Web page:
The almond tree , whose scientific name is Prunus dulcis , is a fruit tree whose origin is found in central Asia. It has become naturalized, however, throughout the Mediterranean.
It is a tree of medium height, suitable for small gardens , since it does not exceed five meters and, in addition, it supports pruning well, thus being able to control its growth quite easily.
Its growth is quite fast. Its leaves, lanceolate, green and about 5cm long, behave as deciduous, that is, they fall in winter. The flowers have five petals, which can be white or pink.
It is a tree that blooms in spring. But if the climatic conditions allow it, the flowering can be advanced to winter (towards the end of January in the northern hemisphere) but if that happens, normally these flowers cannot be fertilized due to the weather that the month of February presents, in the which there may be frost or light frost causing them to wilt. Thus, the almond tree has no choice but to bloom a second time after the cold weather passes.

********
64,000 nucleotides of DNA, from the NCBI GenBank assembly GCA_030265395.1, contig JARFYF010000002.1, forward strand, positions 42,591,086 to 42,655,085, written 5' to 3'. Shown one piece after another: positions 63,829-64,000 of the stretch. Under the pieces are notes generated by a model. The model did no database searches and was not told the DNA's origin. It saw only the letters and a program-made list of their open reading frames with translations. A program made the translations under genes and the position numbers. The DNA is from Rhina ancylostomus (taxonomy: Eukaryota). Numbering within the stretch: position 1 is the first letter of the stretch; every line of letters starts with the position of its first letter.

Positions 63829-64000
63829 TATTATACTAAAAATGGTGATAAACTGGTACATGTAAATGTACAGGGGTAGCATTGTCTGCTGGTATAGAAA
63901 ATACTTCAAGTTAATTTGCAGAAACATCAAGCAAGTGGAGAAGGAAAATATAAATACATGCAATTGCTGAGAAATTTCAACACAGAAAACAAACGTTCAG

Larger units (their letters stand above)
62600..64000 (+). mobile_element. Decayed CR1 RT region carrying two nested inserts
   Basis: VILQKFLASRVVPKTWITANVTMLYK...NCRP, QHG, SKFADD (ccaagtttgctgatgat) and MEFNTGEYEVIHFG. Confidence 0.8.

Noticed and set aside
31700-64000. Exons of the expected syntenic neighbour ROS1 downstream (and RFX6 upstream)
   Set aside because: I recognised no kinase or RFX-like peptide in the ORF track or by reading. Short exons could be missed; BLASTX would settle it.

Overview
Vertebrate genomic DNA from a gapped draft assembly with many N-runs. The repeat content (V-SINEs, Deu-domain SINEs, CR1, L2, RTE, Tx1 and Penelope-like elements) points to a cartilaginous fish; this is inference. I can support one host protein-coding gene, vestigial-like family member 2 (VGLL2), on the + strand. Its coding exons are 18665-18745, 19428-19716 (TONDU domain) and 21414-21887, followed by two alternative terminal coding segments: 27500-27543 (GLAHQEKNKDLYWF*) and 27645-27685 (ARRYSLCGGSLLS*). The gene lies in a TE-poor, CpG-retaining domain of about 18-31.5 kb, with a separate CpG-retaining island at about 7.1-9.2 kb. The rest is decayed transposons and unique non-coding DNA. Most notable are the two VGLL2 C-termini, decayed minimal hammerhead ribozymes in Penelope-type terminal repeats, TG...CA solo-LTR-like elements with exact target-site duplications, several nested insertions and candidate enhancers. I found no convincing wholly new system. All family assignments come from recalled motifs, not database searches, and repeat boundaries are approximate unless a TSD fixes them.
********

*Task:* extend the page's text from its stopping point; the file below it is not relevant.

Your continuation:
In the garden it can be used as an isolated specimen, in groups, or in alignments with other almond trees or other species. It is a very ornamental tree, especially when it is in flower, which will not cause any problems. And that, not to mention that its petals , when falling, dress the ground in a spectacular way (see photo below).
If you want, you can plant a small climbing plant (or, failing that, controllable growth) to climb the tree.
It is not demanding. But it will live better in warm-temperate climates, with very light frosts, and in limestone soils. It perfectly resists drought when it is an adult (the ones you see in the photos live with 350 liters per year). It is one of the fruit trees that needs fewer hours of cold to bear fruit.